The last two weeks, my friend, L, was back in town to visit family and friends. I was fortunate enough to spend an entire day with her and my other amazing friend, Jenna. L moved to Germany over 2 years ago, but her absence did nothing to diminish the powerful relationship that we have.
We tried to squeeze six months of catching up into 12 hours. We also tried to squeeze our guts back into our pants after consuming six months’ worth of carbs.
After much laughter, tears and more carbs, I drove L back to her mother’s house. During the drive, we lamented how far away we were now (can someone seriously just tie a tug boat to Europe and pull it over here?), and she remarked how she loved our relationship. Not friendship. Relationship.
Before you pervs think something dirty, let me clarify. I think by calling it a relationship, she was saying that we aren’t just some bullshit friends that lie to either other’s faces, or frenemies that lie behind our faces (or backs), but people really pouring our hearts into each other’s life.
Friendships take a lot of shapes, and over the years, ours has become more of a kinship. I don’t think that I ever consciously thought about how to be a friend until life got busier and friends starting getting farther away. I always thought that they just kinda happened, but in reality, they require nurturing much like our romantic relationships.
Communicate Well. While we probably think that simply talking to our friends all the time means that we have good communication, it doesn’t. Are we truly listening to what they’re saying or just waiting for our turn to tell a story? When our friends talk about something horrible in their life, do we immediately try to “one up” them by explaining why we have it worse? Or the contrary – are we constantly trying to make our lives seem better to compete with them?
Have you ever asked your friend what they needed from you? Not right that second necessarily, but in general. I’ve been trying to have that conversation with more of my friends because I may think that I’m being there for them by doing/saying XYZ when they really need ABC. It’s amazing what they may say. Instead of texting “how are you doing”, they may long for an in-person coffee date. Which leads me to love languages…
Speak Their Language. Some of you may be familiar with The 5 Love Languages. The premise of the book is that there are five primary ways to express and experience love that author calls “love languages,” and by understanding the way in which you love and your partner love, you can better your relationship. The love languages are categorized as: gifts, quality time, words of affirmation, acts of service, and physical touch.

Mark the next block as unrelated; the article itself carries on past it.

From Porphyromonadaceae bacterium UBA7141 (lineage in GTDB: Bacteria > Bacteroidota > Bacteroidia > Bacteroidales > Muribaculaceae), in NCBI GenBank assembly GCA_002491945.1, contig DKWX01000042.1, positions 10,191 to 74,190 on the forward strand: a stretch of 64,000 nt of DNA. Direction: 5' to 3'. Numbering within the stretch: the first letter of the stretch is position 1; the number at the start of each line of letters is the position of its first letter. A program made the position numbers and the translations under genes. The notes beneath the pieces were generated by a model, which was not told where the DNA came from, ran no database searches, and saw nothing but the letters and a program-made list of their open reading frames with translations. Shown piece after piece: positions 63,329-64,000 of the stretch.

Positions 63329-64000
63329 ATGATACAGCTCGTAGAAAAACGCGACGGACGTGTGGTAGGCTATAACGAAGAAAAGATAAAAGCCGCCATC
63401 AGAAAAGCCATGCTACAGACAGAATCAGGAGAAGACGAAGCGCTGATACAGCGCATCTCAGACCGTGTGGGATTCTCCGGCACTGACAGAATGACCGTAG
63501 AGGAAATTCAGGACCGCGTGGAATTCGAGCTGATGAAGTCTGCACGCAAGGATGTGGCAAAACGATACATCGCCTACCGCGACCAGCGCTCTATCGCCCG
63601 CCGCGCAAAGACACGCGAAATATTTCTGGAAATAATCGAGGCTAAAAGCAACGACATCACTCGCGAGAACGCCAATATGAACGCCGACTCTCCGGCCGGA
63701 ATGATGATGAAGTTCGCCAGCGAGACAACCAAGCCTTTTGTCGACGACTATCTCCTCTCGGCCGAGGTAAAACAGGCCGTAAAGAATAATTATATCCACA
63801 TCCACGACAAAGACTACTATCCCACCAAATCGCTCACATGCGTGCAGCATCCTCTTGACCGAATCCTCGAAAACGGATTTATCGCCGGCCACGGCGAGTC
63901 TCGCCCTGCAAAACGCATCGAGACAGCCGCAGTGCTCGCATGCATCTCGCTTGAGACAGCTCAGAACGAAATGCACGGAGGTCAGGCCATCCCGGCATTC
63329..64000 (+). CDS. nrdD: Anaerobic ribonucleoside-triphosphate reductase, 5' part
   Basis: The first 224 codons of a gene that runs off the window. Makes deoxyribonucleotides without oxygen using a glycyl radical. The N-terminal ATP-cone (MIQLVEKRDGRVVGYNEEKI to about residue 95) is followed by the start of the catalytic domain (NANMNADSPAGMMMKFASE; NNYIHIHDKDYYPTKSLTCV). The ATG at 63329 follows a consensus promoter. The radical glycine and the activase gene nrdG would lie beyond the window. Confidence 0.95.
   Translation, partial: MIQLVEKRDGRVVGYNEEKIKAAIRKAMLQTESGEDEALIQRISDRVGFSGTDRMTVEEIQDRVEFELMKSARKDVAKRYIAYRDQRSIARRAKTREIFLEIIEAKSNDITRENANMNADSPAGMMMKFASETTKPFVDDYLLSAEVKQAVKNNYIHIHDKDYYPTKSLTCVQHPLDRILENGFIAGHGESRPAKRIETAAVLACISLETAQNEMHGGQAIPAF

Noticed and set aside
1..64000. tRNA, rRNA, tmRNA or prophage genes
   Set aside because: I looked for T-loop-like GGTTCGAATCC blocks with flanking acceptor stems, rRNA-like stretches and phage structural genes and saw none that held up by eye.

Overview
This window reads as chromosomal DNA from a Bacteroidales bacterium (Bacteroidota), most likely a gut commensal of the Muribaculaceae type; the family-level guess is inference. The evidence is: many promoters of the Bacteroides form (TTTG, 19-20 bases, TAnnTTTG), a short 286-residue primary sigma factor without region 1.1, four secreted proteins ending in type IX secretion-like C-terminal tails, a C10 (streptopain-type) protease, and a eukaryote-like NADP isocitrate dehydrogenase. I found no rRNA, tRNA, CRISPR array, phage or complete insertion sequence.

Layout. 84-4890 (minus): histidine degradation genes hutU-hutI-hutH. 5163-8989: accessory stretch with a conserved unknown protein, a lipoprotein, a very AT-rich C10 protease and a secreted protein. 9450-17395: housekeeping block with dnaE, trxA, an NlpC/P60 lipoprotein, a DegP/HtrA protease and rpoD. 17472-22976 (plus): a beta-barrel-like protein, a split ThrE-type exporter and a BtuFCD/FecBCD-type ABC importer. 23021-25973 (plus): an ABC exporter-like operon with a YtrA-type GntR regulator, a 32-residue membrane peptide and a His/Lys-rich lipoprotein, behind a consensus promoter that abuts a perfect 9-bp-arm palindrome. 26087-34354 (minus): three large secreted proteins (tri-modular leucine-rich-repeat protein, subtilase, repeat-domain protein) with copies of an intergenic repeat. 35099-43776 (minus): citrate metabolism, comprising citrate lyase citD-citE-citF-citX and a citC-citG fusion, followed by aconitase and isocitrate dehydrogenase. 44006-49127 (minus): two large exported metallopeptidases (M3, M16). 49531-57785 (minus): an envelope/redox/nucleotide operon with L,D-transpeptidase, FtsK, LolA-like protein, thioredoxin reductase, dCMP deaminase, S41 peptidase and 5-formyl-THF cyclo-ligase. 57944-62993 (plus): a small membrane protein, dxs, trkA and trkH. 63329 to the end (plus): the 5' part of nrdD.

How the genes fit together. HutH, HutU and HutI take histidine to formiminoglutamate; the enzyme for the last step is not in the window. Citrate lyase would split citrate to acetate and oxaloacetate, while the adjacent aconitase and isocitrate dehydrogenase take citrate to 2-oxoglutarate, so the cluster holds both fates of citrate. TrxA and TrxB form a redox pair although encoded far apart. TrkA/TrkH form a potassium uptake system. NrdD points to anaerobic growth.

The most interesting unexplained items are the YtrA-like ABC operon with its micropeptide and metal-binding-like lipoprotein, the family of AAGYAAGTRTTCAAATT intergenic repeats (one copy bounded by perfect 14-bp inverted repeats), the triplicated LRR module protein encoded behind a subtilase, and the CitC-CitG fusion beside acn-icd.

While the book was written for romantic relationships, I think the basic principle still apply to good friends. Personally, my primary love language is gifts, not because I want things (I do), but I want things with meaning from people I love. If you give me something that I know you chose solely because of me, it makes me feel special. I also like having reminders that you think of me when I’m not around.
My friend, L, is definitely a quality time person. It’s about concentrated time with her doing something to build the relationship or having conversations that reach below the surface. I’m totally addicted to my phone, but I’ve become more conscious of not looking at it as much when she’s around. While she’s never said it to my face, I know that it’s an annoying habit that takes away from our quality time in her eyes (thanks for never smacking it out of my hand, L!).
Sacrifice. Real friendship isn’t convenient. It’s hard as balls sometimes to make time or do something for them that you really don’t want to do (I’m looking at every one of you that I’ve ever gone to a bridal or baby shower for!).
I’m guilty of booking my evenings and weekends to the max, rarely leaving time for me to breathe. Part of my new year’s resolution was to give myself some more space to be able to spend time with people that are important to me. I don’t need to go to that work happy hour, but my friend would probably love it if I took the time to call or randomly send them a card.
Fight Right. Just because you’re human, and I’m assuming your friend is too, you guys are going to disagree. And sometimes, a simple disagreement can turn into an outright argument. This is absolutely the worst part of friendships. Because you are good friends, you know what buttons to push and what hurts the most. Avoid saying the awful thing that comes to your mind out of hurt and anger. It’s going to be hard.
And even worse than the fighting is the making up. Since friends don’t have the benefit of makeup sex, it’s even harder to come back together and apologize. But do it. Don’t let it fester. Don’t do it via email. Don’t text it. Do it in person if you can. Start off by acknowledging their feelings and apologizing for your wrongdoing. Let them know how you feel and work together to come up with a solution for squashing the issue or making things better the next time it comes up.
I readily admit to failing miserably at all of these at one time or another (or currently!). As I make room in my life for my important relationships, I am learning how to better cherish my true, deep, no-bullshit friends. By really working at these relationships, I’m reaping the benefits of having a solid crew of people that love and sustain me through all of life’s ups and downs.
Also, I need at least three people to round out my Golden Girls fantasy someday.